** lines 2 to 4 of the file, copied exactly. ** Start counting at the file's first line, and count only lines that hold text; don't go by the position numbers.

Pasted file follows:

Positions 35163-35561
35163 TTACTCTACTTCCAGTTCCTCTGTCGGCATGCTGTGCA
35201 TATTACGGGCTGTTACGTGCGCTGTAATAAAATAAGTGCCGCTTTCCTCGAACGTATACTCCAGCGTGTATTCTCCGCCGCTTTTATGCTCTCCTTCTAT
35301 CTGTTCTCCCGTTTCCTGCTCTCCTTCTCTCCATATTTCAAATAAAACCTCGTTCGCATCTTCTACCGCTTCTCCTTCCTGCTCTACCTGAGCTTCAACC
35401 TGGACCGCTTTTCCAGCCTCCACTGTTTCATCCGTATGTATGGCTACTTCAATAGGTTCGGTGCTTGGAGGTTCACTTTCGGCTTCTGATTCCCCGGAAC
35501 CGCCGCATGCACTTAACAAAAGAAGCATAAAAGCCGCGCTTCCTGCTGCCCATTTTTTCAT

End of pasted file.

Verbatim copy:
35163 TTACTCTACTTCCAGTTCCTCTGTCGGCATGCTGTGCA
35201 TATTACGGGCTGTTACGTGCGCTGTAATAAAATAAGTGCCGCTTTCCTCGAACGTATACTCCAGCGTGTATTCTCCGCCGCTTTTATGCTCTCCTTCTAT
35301 CTGTTCTCCCGTTTCCTGCTCTCCTTCTCTCCATATTTCAAATAAAACCTCGTTCGCATCTTCTACCGCTTCTCCTTCCTGCTCTACCTGAGCTTCAACC